Alex McLeish, the Rangers manager, believes his team's domestic failings were brought into sharp focus as he read the Internazionale teamsheet before the Champions' League tie on Tuesday. Roberto Mancini, the Inter coach, made 10 changes to his side before the 1-1 draw, while Rangers have struggled to name the same team for two consecutive weeks this season.
McLeish, who is expected to discover his own future at Ibrox today, believes that is the major reason why they have struggled in the Scottish Premier League.
An alarming slump has left the Scottish champions fifth in the SPL and 17 points adrift of Celtic at the top of the table. Those facts could now cost McLeish his job, despite leading a Scottish club from the group phase into the knockout stages of the Champions' League for the first time.
McLeish has often spoken of the burden injuries have placed upon his team this season, but it was never more evident than when Inter came calling at Ibrox.
Mancini left eight big names in Italy - Marcello Ze Maria, Julio Cruz, Alvaro Recoba, Ivan Cordoba, Luis Figo, Kily Gonzalez, Dejan Stankovic and Juan Sebastian Veron - ahead of the Serie A derby against Milan on Sunday.
Only striker Adriano remained in the side which defeated Ascoli at the weekend, highlighting the strength of the Inter squad.
Now McLeish is hoping his critics will realise just how difficult his own job has been this season. He said: "Don't forget that we have had a lot of players missing and not through choice. Mancini was able to change his team but you saw the array of superstars that played in that team.
"I think that's a fundamental fact that was perhaps overlooked many, many times. You saw the difference of Barry Ferguson coming in, along with Thomas Buffel, they added great quality to our team."
Peter Lovenkrands cancelled out Adriano's opening goal to earn a point. But it was the goalless draw between Artmedia Bratislava and Porto in the other Group H game which allowed Rangers to join Inter in the last 16.
However, McLeish believes the players who have been at his disposal this term have been affected by the absence of those who have not.
"We have all under-performed and had criticism for it, but Peter's pace caused a lot of problems to the Inter rearguard," he said. "But, to exploit that pace, you need players to provide the passes. Thomas Buffel was excellent and Barry Ferguson and Bob Malcolm were very disciplined in midfield. It was a classic Champions' League performance."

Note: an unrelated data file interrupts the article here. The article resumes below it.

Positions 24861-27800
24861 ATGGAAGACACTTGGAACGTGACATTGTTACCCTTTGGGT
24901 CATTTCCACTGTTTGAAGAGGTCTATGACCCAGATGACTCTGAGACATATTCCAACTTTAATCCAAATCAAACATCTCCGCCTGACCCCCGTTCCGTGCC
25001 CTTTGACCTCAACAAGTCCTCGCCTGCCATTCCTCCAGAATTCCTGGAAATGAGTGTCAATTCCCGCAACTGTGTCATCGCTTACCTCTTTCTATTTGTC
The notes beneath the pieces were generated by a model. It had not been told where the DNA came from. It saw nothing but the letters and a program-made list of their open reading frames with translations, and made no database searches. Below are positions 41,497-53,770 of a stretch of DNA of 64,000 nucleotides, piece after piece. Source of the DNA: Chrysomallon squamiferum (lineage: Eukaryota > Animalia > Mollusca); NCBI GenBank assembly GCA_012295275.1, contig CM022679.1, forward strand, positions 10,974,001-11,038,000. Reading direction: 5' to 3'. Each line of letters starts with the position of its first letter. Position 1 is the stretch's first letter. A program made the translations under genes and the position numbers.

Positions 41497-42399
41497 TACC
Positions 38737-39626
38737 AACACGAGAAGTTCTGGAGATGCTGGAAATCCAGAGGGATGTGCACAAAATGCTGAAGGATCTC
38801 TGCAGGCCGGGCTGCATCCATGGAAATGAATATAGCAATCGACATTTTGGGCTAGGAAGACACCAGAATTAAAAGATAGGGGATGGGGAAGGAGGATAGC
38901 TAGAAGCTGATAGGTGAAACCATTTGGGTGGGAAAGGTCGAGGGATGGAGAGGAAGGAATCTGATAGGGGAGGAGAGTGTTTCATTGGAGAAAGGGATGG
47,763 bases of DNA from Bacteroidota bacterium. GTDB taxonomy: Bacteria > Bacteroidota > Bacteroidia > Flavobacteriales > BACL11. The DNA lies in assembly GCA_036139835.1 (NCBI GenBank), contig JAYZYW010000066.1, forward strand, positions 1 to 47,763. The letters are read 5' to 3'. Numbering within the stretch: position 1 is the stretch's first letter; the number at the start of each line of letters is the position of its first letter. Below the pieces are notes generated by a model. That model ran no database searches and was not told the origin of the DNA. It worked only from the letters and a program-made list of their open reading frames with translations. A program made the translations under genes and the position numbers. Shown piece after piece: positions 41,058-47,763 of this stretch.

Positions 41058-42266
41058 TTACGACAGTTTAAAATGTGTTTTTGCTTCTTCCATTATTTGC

Whether McLeish's four-year reign will end today or not, he knows he will always be remembered as the Rangers manager who finally took the side into the later stages of the Champions' League. "There has been good backing in terms of some the Champions" League games. But the championships we've won, the cups we've won, no-one ever said it was because of the manager's tactics. So, I don't pay too much heed.
"You have to get some things right - discipline, the team, the shape of the team - and it was perfect against a tremendously talented team."
The Rangers defender Ian Murray believes McLeish should still be in charge when they enter the knockout stages.
"Of course, I hope Alex McLeish is still the manager for the next round," he said. "He deserves to be there because he has taken us into the next stage. He can hold his head up high like the rest of us and it is only right that he gets the chance.
"A couple of weeks ago, we were supposedly the worst team in Rangers' history, so it was nice to make history for the right reasons," he added.
"Football is strange. I think Celtic won all their home games one year in the group stages and still didn't qualify. But it was fantastic for us to get through such a hard group."
The former Hibernian player insists Tuesday's achievement vindicates his decision to leave Easter Road in the summer. "It's a fantastic achievement from a collective point of view and for me personally."Reuse content